For as long as I can remember, New Year’s resolutions have been an ongoing cycle of creating goals and forgetting them. This year, however, I am choosing to not lose sight of these goals, partly because last year proved to be so difficult and overwhelming.
What I had planned for 2020 was something far different than what I received. Throughout my childhood, I looked at college as a new and life-changing experience, one where I would be able to travel, write, meet people and build lifelong connections. But this proved to be quite difficult considering our current circumstances.
My first year of college was cut short. I was not only living on my own, but I was unable to visit those I loved most for fear of spreading a disease that could potentially hurt them. The coronavirus pandemic made me give up a little bit on myself, school and the things I thought once mattered the most.
Nothing seemed important to me, at least not anymore. I lost hope in ever going on a transformative adventure, or of ever writing for a publication because it all seemed so minuscule in the grand scheme of things.
All of this took a toll on my mental health. I felt like there was no reason of being. I began to hate myself for letting a year go by without achieving anything.
I then realized that I got by, that that was an achievement within itself and it occurred to me that maybe I was too hard on myself. It was the pessimist inside of me that took control, and for a year, had full power over me.
I vowed that this year would be different—I would not set huge expectations for myself. Instead of being angry, I will take action. I will appreciate the smaller things and easier on myself, all the while enjoying simply being alive.
So, what do my new year goals consist of? In 2021, I will be healthier. This means focusing on both my mental and physical health. I will begin the year as a pescatarian, cutting out meat completely out of my life.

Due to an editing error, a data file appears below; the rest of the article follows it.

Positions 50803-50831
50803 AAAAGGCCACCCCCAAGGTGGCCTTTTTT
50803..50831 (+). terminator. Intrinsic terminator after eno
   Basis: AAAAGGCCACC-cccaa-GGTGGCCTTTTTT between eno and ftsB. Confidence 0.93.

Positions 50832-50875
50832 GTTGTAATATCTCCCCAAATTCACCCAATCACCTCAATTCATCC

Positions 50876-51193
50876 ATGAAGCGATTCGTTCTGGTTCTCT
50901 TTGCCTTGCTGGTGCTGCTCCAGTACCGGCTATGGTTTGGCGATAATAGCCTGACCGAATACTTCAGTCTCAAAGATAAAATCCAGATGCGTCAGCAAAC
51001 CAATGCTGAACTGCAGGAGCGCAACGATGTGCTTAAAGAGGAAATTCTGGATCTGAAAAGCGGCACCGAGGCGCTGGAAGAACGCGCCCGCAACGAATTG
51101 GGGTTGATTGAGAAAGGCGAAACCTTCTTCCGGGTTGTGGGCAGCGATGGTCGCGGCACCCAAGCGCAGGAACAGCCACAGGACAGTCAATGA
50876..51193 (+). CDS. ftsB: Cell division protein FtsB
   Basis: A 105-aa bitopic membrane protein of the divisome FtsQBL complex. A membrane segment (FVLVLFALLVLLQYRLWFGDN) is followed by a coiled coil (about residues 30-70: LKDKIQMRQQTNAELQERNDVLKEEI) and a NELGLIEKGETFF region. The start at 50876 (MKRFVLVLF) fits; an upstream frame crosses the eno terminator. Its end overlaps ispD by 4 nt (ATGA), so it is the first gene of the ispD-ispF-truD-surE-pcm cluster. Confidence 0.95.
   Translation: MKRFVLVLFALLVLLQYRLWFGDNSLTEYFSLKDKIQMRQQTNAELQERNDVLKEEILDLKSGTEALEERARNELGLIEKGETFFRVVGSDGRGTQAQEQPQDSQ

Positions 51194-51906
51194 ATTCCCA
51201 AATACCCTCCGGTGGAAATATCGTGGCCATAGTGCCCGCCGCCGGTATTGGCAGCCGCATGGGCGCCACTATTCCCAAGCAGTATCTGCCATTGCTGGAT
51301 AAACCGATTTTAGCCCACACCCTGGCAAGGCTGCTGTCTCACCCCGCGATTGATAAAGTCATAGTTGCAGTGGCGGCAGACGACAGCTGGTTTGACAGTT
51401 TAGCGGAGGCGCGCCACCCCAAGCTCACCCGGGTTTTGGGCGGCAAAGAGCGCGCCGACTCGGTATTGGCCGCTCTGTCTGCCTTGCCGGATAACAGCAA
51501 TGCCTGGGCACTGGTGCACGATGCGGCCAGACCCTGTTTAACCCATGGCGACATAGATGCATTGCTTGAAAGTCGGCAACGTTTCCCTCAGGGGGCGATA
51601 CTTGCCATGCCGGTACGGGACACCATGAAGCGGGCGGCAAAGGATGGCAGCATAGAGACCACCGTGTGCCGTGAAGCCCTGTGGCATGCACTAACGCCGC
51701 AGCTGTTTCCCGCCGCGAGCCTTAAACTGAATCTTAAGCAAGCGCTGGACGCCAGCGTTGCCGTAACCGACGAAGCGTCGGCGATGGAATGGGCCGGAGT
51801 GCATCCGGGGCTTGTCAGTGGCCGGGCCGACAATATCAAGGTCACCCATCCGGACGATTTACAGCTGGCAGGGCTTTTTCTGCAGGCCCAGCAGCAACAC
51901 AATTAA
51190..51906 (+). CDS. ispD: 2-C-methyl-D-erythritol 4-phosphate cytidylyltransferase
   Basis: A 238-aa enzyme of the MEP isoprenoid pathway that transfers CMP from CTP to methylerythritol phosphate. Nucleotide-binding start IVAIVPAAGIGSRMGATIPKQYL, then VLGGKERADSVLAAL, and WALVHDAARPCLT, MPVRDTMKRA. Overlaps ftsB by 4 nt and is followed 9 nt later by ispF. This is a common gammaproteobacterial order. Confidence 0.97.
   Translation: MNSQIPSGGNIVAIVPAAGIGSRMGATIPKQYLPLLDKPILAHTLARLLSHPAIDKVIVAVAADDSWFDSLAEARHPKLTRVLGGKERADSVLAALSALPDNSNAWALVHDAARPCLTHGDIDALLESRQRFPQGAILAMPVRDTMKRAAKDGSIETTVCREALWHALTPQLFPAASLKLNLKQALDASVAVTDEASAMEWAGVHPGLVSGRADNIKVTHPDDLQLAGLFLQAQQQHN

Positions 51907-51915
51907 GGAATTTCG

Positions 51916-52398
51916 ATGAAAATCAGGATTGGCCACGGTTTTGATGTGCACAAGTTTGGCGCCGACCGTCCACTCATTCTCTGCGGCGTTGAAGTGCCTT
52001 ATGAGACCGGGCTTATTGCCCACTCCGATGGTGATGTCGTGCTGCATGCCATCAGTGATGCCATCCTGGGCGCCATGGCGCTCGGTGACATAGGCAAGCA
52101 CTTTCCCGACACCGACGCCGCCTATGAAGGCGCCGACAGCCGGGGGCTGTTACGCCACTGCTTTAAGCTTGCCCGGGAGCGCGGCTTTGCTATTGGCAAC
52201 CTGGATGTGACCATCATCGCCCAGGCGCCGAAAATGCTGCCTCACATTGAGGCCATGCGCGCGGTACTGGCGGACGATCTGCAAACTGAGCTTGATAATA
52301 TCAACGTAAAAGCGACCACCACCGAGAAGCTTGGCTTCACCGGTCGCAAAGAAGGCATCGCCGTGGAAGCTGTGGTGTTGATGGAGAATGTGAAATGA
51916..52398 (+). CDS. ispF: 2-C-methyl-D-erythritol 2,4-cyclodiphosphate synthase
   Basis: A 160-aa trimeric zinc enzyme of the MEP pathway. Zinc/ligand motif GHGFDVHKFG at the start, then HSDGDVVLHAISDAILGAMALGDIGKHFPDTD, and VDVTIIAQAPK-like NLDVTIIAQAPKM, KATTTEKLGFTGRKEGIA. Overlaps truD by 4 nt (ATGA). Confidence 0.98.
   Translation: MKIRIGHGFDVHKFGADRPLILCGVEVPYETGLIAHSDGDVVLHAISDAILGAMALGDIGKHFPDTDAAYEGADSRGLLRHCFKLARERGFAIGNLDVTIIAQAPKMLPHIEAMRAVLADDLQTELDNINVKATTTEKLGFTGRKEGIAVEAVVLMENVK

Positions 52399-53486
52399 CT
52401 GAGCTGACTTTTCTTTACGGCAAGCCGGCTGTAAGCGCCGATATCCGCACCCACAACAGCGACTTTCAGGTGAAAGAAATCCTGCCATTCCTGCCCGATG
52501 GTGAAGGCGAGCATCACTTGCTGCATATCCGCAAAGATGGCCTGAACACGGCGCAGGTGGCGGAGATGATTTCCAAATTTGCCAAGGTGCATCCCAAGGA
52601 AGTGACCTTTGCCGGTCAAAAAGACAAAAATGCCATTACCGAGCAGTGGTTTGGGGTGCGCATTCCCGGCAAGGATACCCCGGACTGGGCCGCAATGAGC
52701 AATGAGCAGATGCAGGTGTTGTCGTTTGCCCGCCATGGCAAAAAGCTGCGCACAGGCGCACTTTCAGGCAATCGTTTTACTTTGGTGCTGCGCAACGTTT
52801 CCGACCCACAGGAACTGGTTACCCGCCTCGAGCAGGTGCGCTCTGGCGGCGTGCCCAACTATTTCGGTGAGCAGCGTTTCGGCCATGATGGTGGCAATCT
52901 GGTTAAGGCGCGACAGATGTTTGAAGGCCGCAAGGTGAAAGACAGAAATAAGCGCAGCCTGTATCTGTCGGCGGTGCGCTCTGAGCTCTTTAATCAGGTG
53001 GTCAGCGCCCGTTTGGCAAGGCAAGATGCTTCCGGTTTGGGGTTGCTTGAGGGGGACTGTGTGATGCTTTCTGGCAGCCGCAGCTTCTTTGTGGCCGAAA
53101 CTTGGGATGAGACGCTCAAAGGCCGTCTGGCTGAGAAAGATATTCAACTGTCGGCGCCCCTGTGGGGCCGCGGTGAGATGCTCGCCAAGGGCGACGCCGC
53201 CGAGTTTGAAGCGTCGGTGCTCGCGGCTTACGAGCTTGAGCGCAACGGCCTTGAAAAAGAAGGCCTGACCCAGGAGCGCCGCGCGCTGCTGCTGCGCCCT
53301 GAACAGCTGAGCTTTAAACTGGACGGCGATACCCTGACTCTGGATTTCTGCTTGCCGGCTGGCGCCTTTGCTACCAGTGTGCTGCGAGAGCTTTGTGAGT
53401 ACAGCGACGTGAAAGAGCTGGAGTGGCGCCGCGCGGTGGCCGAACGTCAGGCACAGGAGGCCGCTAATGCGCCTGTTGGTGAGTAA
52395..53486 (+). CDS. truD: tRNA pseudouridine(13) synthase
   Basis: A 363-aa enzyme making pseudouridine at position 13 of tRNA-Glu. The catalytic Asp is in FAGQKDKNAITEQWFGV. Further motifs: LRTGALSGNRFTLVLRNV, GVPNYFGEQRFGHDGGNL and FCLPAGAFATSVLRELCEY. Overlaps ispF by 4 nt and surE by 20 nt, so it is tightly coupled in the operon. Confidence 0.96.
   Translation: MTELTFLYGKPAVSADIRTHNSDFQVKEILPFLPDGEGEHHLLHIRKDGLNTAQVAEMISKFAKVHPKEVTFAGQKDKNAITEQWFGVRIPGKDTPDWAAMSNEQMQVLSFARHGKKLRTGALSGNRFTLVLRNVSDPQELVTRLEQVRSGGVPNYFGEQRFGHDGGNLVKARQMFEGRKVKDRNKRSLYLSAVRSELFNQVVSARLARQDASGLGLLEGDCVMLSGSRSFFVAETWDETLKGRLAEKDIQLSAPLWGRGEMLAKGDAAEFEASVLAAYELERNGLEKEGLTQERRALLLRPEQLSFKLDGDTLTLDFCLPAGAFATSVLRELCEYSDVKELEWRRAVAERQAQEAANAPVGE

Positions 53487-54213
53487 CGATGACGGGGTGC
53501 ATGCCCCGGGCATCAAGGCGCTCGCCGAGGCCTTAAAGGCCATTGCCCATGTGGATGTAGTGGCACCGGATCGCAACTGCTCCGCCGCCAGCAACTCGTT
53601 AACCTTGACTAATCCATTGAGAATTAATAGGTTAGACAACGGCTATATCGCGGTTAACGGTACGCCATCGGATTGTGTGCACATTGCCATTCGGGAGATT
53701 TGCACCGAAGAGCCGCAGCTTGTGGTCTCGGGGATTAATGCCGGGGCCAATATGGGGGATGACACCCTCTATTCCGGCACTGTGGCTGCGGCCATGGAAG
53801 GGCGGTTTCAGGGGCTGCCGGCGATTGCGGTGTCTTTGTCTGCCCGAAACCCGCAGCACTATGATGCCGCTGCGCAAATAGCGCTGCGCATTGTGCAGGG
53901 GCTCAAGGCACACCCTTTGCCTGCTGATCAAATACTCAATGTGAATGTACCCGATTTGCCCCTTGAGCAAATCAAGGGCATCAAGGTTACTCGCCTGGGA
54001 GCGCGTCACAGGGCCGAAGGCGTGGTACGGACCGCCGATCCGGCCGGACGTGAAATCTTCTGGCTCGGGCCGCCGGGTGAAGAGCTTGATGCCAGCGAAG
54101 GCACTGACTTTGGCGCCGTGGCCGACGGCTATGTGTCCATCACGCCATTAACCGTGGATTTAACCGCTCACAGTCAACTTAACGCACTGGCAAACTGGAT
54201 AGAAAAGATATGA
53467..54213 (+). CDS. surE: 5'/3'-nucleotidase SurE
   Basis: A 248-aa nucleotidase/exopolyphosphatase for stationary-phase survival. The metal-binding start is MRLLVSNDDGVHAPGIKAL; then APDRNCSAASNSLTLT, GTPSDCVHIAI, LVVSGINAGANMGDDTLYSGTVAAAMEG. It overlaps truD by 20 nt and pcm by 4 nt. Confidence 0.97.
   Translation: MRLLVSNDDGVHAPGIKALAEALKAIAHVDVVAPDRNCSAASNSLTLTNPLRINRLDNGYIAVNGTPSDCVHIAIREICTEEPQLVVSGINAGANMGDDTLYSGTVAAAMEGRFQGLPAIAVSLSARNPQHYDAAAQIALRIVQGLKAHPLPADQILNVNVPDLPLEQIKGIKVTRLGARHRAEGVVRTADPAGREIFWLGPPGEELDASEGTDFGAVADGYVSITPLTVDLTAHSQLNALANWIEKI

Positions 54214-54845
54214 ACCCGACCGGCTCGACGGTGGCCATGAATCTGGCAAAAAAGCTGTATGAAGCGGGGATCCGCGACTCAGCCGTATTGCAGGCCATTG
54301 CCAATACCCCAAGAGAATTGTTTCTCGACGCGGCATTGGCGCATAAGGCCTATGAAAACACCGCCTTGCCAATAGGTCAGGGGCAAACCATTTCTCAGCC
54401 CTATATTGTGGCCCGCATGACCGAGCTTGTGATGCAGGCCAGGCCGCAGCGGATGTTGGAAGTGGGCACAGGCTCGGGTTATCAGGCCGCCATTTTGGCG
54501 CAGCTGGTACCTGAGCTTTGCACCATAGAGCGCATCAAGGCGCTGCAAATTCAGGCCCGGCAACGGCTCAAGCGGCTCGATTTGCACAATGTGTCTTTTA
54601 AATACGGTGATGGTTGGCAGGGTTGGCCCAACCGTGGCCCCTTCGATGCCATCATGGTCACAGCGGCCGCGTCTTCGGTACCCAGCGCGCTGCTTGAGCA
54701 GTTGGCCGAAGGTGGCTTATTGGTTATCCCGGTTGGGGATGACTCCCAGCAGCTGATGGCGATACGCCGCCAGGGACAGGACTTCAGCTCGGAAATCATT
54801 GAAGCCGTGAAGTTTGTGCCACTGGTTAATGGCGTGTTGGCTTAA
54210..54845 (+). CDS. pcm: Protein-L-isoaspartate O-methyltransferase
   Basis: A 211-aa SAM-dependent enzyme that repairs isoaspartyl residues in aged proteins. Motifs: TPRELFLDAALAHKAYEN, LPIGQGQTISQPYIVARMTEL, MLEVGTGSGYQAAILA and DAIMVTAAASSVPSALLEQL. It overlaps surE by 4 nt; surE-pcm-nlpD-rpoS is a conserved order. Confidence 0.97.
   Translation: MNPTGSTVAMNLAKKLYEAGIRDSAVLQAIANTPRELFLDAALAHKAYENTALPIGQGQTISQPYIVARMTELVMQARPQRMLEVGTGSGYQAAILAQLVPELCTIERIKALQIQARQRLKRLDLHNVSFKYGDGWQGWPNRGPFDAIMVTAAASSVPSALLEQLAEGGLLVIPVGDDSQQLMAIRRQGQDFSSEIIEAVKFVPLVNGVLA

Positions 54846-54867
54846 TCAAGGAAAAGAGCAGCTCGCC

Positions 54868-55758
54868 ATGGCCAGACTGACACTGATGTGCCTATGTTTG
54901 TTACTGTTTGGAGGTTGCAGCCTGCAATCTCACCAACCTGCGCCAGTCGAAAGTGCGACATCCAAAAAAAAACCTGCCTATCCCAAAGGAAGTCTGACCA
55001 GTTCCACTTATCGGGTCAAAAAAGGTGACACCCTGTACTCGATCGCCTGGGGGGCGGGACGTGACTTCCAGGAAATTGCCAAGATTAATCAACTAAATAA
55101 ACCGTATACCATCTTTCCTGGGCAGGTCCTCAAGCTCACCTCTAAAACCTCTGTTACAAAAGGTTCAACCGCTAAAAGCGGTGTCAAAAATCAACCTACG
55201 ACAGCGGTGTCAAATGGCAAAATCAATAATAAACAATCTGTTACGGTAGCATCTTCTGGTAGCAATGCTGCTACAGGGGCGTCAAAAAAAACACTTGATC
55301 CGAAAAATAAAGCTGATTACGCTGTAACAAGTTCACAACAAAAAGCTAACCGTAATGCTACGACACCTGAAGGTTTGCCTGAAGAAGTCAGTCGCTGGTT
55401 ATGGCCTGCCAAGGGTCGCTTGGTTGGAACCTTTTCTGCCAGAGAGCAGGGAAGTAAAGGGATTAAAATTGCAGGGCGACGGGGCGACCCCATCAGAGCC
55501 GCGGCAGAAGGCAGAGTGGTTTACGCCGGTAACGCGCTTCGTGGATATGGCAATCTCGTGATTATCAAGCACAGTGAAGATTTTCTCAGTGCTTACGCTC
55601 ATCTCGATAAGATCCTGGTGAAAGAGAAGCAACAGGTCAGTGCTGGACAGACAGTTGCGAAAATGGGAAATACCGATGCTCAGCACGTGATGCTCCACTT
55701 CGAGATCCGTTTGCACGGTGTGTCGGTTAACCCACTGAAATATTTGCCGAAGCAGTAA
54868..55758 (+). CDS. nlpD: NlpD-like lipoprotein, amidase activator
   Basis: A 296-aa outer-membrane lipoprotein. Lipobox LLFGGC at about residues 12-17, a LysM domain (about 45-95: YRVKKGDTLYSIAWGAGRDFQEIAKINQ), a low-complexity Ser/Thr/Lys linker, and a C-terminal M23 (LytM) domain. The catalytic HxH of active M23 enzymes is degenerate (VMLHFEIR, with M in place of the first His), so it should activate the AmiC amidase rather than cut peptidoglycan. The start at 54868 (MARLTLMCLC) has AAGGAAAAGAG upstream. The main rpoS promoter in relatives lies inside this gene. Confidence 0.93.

Each day I will write and journal, read and create. I will pick up skating and do the one thing I am most afraid of: fall.
Most importantly, I will begin to fully pursue my journalistic career. This is something I am already in the process of doing. Despite never having my work published, I took a risk and signed up for Journalism 310, a class that reports for Long Beach State’s student-run newspaper, the Daily Forty-Niner.
I applied for two internships that I am currently working on, one in public relations with DIG MAG, and the other in marketing and sales with Greek House, an apparel company.
My goal is to gain experience in the field. I hope that by the end of this year I have a clear image of what I want to do for the rest of my life.
My biggest fear at the moment is that I am new, I am inexperienced and I am scared. At the same time, I am eager to learn and to grow with the help and guidance of those with more knowledge.
I am doing this to find a light within myself that I, for so long, believed was lost. I have family and friends to hold me accountable, but the biggest thing now is that I am not alone. I have people depending on me to produce stories and to fulfill tasks, and this will all push me to be better every day.
“When making New Year’s resolutions, consider what changes you’d like to make, but also why you want to make them” stated Dr. Dolan in Christina Caron’s New York Times article.
The thing that sets this year’s resolutions apart from those made in my past is that I have a deeper drive to accomplish what I once believed was impossible and am backing those dreams with action.